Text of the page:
Archive for December, 2014

December 21, 2014

While We Wait

by Cynthia

Christmas on Walnut Ridge

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The halls are decked with greenery and bows, and even the mallard on the mantle is feeling festive. The stockings are hung from the chimney with care

 

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and I’ve got a wild boar roast (provided by my son-in-law) brining in the refrigerator for our big family dinner on Christmas Eve.

Inside the farmhouse, everything is warm and close, the white lights on the Christmas tree spangling the room in a glow of peaceful contentment.

Outside, all is cold and drab.

The tree limbs are naked spires, lifeless without their skirts of leaves to sway and shimmer. The high grass brittles in the wind and dead things are everywhere. The animals wear thick winter coats; the cats loll on the porch like tiny old women in expensive furs. Gray-ness prevails outside the door, making it too easy for me to hibernate by the fire and neglect the farm chores.

There is something lonely about winter. It is easy to forget that hibernation is a time of fervent, but invisible activity.

“I prefer winter and fall, when you feel the bone structure in the landscape – the loneliness of it – the dead feeling of winter.  Something waits beneath it – the whole story doesn’t show.”

–  Andrew Wyeth

The whole story here on the farm is that things are happening. Big things. Transitions. While we wait for Christmas, and the new year, and the green grass of Spring.

Winter involves waiting. Waiting requires patience.

We’re waiting here on Walnut Ridge. Waiting for Christmas, waiting for the interminable long nights to get a wee bit shorter, giving the sun a chance to hang around in the frigid sky until we get back to the farm from our jobs in town.

We’re waiting for the kids who will be born in February to our does.

      (We’re talking goats, not reindeer, and baby goats, not children).

These fat mamas-to-be were happily gobbling up sweet feed this morning.

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Our goats are Kikkos, a breed of goat that originated in New Zealand.  Kikko is a Maori word that means, basically, flesh to eat. Eating the flesh of another creature involves making an ethical judgement if one is a thoughtful person. Some of my friends just don’t do it. I understand. I do it, but not without ambivalence.

Caring for animals that you know are going to become food for humans feels like a pretty heavy thing.

Some people say that humans should stop eating other animals, but I’m content for now with eating and farming animals who are easy on the environment, and raising and slaughtering them in the most humane and sensitive way possible.

Goat meat is the protein of the future.

It’s certainly the most consumed red meat in the world, (almost 70% of the meat eaten globally) and it’s popularity in the United States is growing exponentially.

Here are a few reasons why you should be eating chevon (meat from adult goats) or cabrito (meat from young goat)

1. It is both kosher and halal.

2. It has 1/3 fewer calories than beef and 1/4 fewer calories than chicken and much less fat.

3. Goats are easy on the environment, unlike cattle. Goats are browsers; they eat weeds and shrubs and don’t require supplemental feeding.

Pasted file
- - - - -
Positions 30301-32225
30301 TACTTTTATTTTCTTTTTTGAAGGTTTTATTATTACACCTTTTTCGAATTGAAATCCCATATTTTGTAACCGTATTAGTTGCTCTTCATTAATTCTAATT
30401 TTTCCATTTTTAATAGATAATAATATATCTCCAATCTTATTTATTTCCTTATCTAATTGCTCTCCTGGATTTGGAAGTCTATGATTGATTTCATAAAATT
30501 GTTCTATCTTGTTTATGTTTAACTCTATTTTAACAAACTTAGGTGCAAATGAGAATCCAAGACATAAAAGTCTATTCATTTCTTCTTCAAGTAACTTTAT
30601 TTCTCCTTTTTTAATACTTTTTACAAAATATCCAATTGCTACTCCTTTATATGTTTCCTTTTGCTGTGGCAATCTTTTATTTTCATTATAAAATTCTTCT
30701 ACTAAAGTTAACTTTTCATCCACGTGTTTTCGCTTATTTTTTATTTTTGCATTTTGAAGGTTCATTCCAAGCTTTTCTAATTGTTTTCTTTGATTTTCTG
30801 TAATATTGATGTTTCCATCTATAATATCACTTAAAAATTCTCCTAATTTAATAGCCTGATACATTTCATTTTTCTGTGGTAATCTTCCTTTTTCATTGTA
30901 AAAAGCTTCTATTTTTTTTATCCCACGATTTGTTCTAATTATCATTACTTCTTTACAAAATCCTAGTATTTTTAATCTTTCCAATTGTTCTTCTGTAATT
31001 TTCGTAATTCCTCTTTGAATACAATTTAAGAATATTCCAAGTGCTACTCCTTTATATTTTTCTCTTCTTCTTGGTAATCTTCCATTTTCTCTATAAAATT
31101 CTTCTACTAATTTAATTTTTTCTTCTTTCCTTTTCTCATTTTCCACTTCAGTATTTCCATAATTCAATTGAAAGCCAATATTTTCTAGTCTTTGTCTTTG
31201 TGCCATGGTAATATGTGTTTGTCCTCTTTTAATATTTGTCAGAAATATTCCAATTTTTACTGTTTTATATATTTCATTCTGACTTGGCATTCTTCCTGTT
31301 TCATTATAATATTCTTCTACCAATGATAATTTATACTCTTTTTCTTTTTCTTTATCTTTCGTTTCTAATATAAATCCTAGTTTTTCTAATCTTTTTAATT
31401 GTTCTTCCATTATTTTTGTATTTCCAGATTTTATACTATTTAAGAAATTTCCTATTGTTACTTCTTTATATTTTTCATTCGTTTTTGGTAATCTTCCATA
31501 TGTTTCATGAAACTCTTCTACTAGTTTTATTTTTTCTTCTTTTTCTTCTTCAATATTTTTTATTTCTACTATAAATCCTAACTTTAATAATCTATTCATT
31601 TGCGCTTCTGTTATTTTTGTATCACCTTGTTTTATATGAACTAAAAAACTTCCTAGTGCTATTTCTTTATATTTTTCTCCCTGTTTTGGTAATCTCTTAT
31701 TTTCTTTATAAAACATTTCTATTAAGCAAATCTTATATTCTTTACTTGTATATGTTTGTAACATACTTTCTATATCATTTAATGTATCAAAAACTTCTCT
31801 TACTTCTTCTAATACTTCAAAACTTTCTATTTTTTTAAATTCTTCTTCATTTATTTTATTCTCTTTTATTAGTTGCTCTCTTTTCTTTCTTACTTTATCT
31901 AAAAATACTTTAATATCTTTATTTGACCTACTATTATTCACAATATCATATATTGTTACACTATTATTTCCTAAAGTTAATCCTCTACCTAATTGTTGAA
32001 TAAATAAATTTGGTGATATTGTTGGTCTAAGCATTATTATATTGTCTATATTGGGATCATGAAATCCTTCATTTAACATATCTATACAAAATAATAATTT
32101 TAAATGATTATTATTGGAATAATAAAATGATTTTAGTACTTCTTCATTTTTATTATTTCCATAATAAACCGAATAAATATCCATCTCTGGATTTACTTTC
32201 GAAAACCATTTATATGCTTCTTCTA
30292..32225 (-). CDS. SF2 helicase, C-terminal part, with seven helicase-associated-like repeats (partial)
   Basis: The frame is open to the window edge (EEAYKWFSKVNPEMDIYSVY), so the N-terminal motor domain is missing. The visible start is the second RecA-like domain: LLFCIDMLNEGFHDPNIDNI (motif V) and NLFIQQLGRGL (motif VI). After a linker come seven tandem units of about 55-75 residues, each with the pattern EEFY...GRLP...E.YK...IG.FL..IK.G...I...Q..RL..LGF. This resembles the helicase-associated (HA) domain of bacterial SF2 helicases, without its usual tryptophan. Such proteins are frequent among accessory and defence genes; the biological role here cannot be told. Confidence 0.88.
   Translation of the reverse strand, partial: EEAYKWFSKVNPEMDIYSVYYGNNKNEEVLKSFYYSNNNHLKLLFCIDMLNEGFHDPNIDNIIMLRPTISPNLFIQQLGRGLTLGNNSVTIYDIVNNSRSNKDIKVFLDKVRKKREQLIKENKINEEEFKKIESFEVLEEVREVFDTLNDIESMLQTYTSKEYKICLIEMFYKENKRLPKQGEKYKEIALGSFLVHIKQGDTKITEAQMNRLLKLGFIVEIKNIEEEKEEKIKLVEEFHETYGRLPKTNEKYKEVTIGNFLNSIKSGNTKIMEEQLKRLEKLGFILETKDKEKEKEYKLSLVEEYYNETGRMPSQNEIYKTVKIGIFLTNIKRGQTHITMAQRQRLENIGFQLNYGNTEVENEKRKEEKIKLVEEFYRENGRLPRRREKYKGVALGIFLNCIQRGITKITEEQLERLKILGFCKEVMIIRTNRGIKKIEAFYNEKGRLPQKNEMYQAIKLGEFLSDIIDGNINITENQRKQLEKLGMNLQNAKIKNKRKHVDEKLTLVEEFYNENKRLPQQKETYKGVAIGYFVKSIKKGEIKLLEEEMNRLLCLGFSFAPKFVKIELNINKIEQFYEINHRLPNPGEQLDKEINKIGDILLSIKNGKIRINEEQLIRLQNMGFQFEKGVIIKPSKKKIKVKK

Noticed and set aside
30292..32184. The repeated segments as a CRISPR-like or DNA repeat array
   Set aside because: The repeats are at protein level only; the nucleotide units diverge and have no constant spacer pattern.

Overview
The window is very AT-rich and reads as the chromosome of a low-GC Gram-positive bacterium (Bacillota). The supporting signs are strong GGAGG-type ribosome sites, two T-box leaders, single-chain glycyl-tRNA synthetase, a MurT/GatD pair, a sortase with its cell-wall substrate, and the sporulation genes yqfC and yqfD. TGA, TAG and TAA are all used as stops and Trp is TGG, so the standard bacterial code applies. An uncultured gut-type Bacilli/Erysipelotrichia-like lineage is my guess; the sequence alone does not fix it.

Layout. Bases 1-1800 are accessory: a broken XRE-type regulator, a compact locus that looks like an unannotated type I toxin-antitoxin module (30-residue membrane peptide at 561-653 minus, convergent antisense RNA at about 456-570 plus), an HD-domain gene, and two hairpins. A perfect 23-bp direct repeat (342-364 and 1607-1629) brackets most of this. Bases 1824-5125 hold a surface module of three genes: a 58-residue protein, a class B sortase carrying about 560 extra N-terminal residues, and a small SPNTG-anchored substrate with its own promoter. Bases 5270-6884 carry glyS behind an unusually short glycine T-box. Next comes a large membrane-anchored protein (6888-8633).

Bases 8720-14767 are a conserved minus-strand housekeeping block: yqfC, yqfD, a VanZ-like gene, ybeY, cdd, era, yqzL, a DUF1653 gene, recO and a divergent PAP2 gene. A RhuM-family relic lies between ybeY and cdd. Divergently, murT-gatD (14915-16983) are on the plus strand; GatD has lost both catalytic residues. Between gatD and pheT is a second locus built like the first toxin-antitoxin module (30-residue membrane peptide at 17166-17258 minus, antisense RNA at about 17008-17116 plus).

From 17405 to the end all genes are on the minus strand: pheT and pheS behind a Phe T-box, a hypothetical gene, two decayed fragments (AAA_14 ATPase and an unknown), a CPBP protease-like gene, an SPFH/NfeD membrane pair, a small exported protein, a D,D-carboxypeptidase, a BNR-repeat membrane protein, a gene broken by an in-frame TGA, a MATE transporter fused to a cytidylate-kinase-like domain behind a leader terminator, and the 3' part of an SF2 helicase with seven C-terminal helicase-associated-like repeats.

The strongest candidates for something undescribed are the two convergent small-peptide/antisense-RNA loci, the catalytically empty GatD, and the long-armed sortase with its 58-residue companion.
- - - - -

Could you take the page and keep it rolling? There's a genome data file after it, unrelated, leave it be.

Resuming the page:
4. Goats can thrive in different environments, especially our Kikkos. Kikkos can adapt to dry arid climates as well as to colder, moister areas.

You can search online for a local source of USDA approved chevon or cabrito. Or check out the website http://www.eatwild.com for a list of pasture fed animals in your area.

                                                                           Princess Grows Up

I wrote last year about our little doe, Princess. Like so many of us, she kept making the same mistake over and over. She just couldn’t resist the grass (it’s always greener) on the other side of the fence so she spent a good deal of time with her head stuck, helpless until my husband or I noticed her absence from the rest of the herd. She was so unable to remember the inevitable that we had to wrangle her out almost every day. (If she were a person, we would say she was ADDICTED).
She started losing weight because she spent more time with her head in the fence than she did grazing. The other goats began shunning her as she got weaker and more sickly.  As a last resort, we removed part of her horns to keep her from getting stuck. She looked pitiful, but it worked! She started restoring some weight, and the other goats let her back into the herd. (Herd animals often instinctively drive out a sick member as a way to protect the herd from disease)

 

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Here is princess with her nubby horns and her fat, pregnant belly. All grown up and one of our nicest does.

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The sheep are also thriving on the good grass that still remains from a summer that blessed us with plenty of rain. The lambs  born this March are grown, and may become mothers themselves next Spring. Here they are their birth day.

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And here they are today. Mom is in front, and her two babies are behind her. They should have gone to market in the Fall, but we decided to hold on to them and see if they produce lambs next Spring.

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Even though the world looks bleak outside, deep,mysterious things are happening. Babies are growing into mothers. Tiny roots are pushing further into deep soil. Trees are drinking in the nectar of decomposing leaves and life is nourishing itself in the womb of winter. Things are happening. While we wait.

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